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Cardiff City fans waited to see the best of Josh Murphy but the brutal reality is that it happened a long time ago – Scott Johnson

It wasn’t supposed to be like this. Josh Murphy’s departure was supposed to be a gut-wrencher. Having arrived as a 23-year-old, rich in promise and for an eight-figure sum, the expectation was that should he leave, it would be a return to the Premier League for a healthy profit.

Anyone that witnessed him in the first half of his first season with the club would be left with no doubt that he was destined for bigger and better things. Murphy flew out of the blocks and briefly took the Premier League by storm. It was a common occurrence to see his opposing right back trail in his wake or pick up a booking that only compounded their problems.

It didn’t last though. Little did we know that he had already peaked. His form from then on would peak and trough, but the peaks got smaller and the troughs got deeper. We never really saw THAT Josh Murphy again.

It happens. A similar situation occurred with Joe Mason, who exceeded all expectations in a brilliant first season with the club, but never reached those heights again. The torment is that early promise leads to expectation and a hope that never really dies. It dwindles, but never disappears.

We’ve all been waiting for Murphy to come good again, but we’re three years and three managers down the line now. Where do you draw the line?

I feel for Josh, I really do. He’s had a never-ending series of niggling injuries and there is a feeling that at times, he’s never been given enough faith or games in order to return to his very best.

READ MORE: The enigma of Josh Murphy, the great wasted talent

He’s not been treated particularly well by some supporters either, having had the humiliation of having his substitution ironically cheered by his own fans on two separate occasions. I understood their frustration, but no player deserves that and it certainly didn’t help.

When Cardiff were relegated, Bobby Decordova-Reid, Bruno Ecuele-Manga, Kenneth Zohore, Harry Arter and Victor Camarasa all departed. The club seemed to suffer from a collective hangover and it felt a bit like Murphy was the last man standing, in some respects. In retrospect, it felt like he missed the boat and his Cardiff career never really recovered.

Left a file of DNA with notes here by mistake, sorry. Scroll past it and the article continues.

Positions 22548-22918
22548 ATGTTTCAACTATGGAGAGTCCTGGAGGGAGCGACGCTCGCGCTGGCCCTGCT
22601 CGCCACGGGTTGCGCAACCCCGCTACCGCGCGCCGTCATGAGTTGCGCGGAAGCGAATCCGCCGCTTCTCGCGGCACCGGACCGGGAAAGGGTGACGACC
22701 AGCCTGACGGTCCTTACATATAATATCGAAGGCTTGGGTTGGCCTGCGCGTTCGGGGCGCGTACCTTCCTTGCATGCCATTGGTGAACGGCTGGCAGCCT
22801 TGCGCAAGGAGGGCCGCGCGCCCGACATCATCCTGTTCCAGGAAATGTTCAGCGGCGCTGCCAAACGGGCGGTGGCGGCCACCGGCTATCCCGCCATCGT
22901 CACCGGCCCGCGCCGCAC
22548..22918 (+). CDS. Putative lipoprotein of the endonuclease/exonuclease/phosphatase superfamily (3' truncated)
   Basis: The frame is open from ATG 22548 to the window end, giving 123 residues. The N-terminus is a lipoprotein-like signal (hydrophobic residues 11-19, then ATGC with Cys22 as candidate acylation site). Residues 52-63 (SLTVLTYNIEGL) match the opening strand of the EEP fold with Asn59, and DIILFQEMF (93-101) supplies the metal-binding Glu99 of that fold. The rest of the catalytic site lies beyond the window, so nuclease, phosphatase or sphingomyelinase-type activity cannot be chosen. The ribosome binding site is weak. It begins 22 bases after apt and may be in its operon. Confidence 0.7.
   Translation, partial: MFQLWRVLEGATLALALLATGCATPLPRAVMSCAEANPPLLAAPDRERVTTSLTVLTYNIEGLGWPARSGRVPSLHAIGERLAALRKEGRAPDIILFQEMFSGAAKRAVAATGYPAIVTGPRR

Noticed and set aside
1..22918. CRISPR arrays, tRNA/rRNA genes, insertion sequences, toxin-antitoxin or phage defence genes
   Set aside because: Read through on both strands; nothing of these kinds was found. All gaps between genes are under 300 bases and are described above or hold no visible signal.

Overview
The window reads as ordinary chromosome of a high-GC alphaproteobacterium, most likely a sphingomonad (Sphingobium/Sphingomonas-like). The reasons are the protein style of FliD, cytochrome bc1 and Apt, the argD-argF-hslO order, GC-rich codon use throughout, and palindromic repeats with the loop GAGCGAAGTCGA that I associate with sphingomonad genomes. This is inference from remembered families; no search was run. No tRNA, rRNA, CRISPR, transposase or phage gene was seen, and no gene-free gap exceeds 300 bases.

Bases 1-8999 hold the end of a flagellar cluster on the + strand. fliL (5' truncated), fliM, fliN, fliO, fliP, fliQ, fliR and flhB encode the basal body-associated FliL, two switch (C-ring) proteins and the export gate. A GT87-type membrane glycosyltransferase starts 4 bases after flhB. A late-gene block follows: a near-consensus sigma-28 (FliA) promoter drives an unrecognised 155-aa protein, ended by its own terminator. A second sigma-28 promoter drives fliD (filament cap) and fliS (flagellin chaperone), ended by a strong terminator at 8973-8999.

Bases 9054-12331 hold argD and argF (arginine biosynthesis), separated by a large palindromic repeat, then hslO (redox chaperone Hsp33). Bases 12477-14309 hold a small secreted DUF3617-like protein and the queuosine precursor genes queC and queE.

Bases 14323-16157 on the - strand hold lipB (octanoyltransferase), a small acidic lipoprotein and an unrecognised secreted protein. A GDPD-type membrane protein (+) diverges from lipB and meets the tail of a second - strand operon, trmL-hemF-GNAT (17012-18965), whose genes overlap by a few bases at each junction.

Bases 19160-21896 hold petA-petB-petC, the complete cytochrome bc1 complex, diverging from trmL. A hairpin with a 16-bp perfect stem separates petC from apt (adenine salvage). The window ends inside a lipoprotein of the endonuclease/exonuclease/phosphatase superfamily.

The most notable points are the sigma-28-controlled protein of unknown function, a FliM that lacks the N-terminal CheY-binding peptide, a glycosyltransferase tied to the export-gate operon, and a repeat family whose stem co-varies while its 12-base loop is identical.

Murphy is often described as a confidence player, but they’re all confidence players, to a greater or lesser extent. He wasn’t defensively minded enough for Neil Warnock, but you would have thought that would have been highlighted in the scouting reports.

Neil Harris and Mick McCarthy never really trusted him either and not without justification. It was often a catch-22 situation, where his performances rarely justified his selection, but without games, the situation was never likely to improve.

Cardiff never really felt like the right fit for Murphy. It has not gone unnoticed how well Harry Wilson has started the season with Fulham, a far more fluid attacking side that appear to suit the Welsh international’s strengths and instincts. If Murphy thrives at Preston, where he links back up with Frankie McAvoy who was instrumental in his development at Norwich, it will reflect badly on Cardiff and could prove an ongoing source of embarrassment.

With his contract up in the summer, letting Murphy leave on loan was effectively Cardiff cutting their losses, heavily subsidised wages aside, and drawing a line under his time at the club, barring a recall. Once again, one of their big-money signings has departed without any of their investment being recouped and with an extensive list of senior players heading out of contract next year, he may not be the last.

It is no way to run a football club. Cardiff never quite mastered how to spend big money and now they have no money left, so maybe that’s for the best. But you do wonder what the squad will look like this time next year.

READ MORE: ‘I’ve got a lot to prove’ – Cardiff City outcast Josh Murphy says Preston’s style will suit him

As for the current squad, Murphy’s move leaves Cardiff rather light in terms of attacking options. All four of last season’s flair players; Murphy, Wilson, Sheyi Ojo and Junior Hoilett have left. Ryan Giles has had a brilliant start to the season, but the burden of Cardiff’s creativity now sits squarely on his shoulders. Should anything happen to him, there will be grave concerns.

It presents a great opportunity to Cardiff’s youngsters, but they face a steep learning curve. We do not yet know if the likes of Rubin Colwill, Mark Harris, Sam Bowen and Isaak Davies are ready or up to the task, but we will soon find out and we’re all rooting for them.

The club deserves credit for rejecting Wolves’ late advances for Kieffer Moore. His departure would have resulted in mutiny, especially without the arrival of a suitable replacement. It would have killed all optimism and the worst thing you can ever do is take away the hope of supporters before a season has barely had chance to get underway.

Where there’s a Moore, there’s a way and despite him not being quite up to speed yet after his exploits at the European Championships and contracting Covid, his mere presence back in the side gives everyone a lift. Long may that continue.

As for Murphy, I wish him nothing but the best and hope he can recover his very best form. It was sad to see him leave on the same day as Joe Bennett, a key player in recent years who used to patrol the same flank in tandem with Murphy. That’s football, though. Players come and go while life goes on.

The nagging suspicion is that we never saw the best of Murphy, but maybe we actually did. We just never realised it at the time.

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